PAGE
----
Congress quizzes Facebook whistleblower on potential Section 230 reforms

Congress wants to change 230, it still can't agree on how.

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Karissa Bell
December 1st, 2021
UNITED STATES - DECEMBER 1: Frances Haugen, a former Facebook employee, arrives for the House Energy and Commerce Subcommittee on Communications and Technology hearing titled Holding Big Tech Accountable: Targeted Reforms to Tech's Legal Immunity, in Rayburn Building on Wednesday, December 1, 2021. (Photo By Tom Williams/CQ-Roll Call, Inc via Getty Images)
Tom Williams via Getty Images

Frances Haugen, the former Facebook employee turned whistleblower, testified in Congress for the second time in less than two months. Speaking to the House Energy and Commerce subcommittee, Haugen once again urged Congress to act to rein in Facebook.

Unlike Haugen’s last Congressional hearing, during which she briefed senators on Facebook’s internal research, Wednesday’s hearing was meant to be focused on potential reforms of social media platforms. Specifically, Section 230 of the Communications Decency Act, the 1996 law that shields online platforms from liability for their users' actions.

“This committee's attention and this Congress' action are critical,” she said during her opening statement. But she also told Congress they should be careful with changing the law as it could have unintended consequences.

“As you consider reform to section 230, I encourage you to move forward with your eyes open to the consequences of reform,” Haugen said. “Congress has instituted carve outs to Section 230 in recent years. I encourage you to talk to human rights advocates who can help provide context on how the last reform of 230 had dramatic impacts on the safety of some of the most vulnerable people in our society, but has been rarely used for its original purpose.”

Pennsylvania Rep. Michael Doyle began the hearing by acknowledging the importance of Section 230, but said the courts’ interpretation of the rule should change. “To be clear, Section 230 is critically important to promoting a vibrant and free internet,” he said. “But I agree with those who suggest the courts have allowed it to stray too far.”

But throughout the hearing, there was little discussion of specific changes or potential legislation that would change 230. Many members of Congress repeated the need for bipartisan action, but there seemed to be little agreement on what actions they should take. Doyle noted in his opening statement that members of the committee have proposed four bills that would make changes to Section 230, including one that would limit protections for companies that deployed “malicious” algorithms.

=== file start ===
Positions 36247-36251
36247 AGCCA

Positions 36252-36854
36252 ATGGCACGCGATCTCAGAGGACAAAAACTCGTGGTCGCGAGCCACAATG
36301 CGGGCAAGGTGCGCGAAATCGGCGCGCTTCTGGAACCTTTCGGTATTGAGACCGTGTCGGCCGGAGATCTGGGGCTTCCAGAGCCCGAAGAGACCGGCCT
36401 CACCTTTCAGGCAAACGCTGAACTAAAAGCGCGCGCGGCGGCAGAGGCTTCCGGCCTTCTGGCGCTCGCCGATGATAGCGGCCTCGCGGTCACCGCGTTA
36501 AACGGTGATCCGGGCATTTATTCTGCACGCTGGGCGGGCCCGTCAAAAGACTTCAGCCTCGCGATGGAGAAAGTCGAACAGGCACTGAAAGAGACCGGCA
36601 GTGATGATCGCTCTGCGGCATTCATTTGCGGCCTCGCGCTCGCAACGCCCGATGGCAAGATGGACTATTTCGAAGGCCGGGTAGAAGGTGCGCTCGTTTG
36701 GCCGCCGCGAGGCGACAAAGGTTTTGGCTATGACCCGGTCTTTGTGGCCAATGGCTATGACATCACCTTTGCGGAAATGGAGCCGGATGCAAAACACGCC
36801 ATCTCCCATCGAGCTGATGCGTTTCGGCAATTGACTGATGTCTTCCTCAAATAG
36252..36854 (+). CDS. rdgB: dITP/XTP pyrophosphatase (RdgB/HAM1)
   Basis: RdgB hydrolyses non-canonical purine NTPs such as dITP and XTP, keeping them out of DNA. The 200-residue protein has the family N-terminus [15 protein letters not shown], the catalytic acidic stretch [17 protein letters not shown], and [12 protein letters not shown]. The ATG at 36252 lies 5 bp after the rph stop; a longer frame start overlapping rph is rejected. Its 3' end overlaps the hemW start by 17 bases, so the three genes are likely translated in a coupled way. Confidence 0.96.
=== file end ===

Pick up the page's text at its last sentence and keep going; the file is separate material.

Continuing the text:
But those four bills were barely discussed during the four-hour hearing, which once again, veered into other issues. Many Republican members on the committee opted to focus on “censorship,” and their belief that platforms like Facebook are biased against them. Haugen countered that Facebook could implement changes that would make the platform safer regardless of a user’s political beliefs.

“We spent a lot of time today talking about censorship ... what we need to do is make the platform safer through product choices,” Haugen said, describing how adding “friction” to resharing content could reduce the spread of misinformation. “We need solutions like friction to make the platform safe for everyone even if you don’t speak English.”

At one point, Jim Steyer, CEO of Common Sense Media, appeared to grow frustrated. “I would like to say to this committee, you've talked about this for years, but you haven't done anything,” he said. “Show me a piece of legislation that you passed. 230 reform is going to be very important for protecting kids and teens on platforms like Instagram and holding them accountable and liable. But you also as a committee have to do privacy, antitrust and design reform.”

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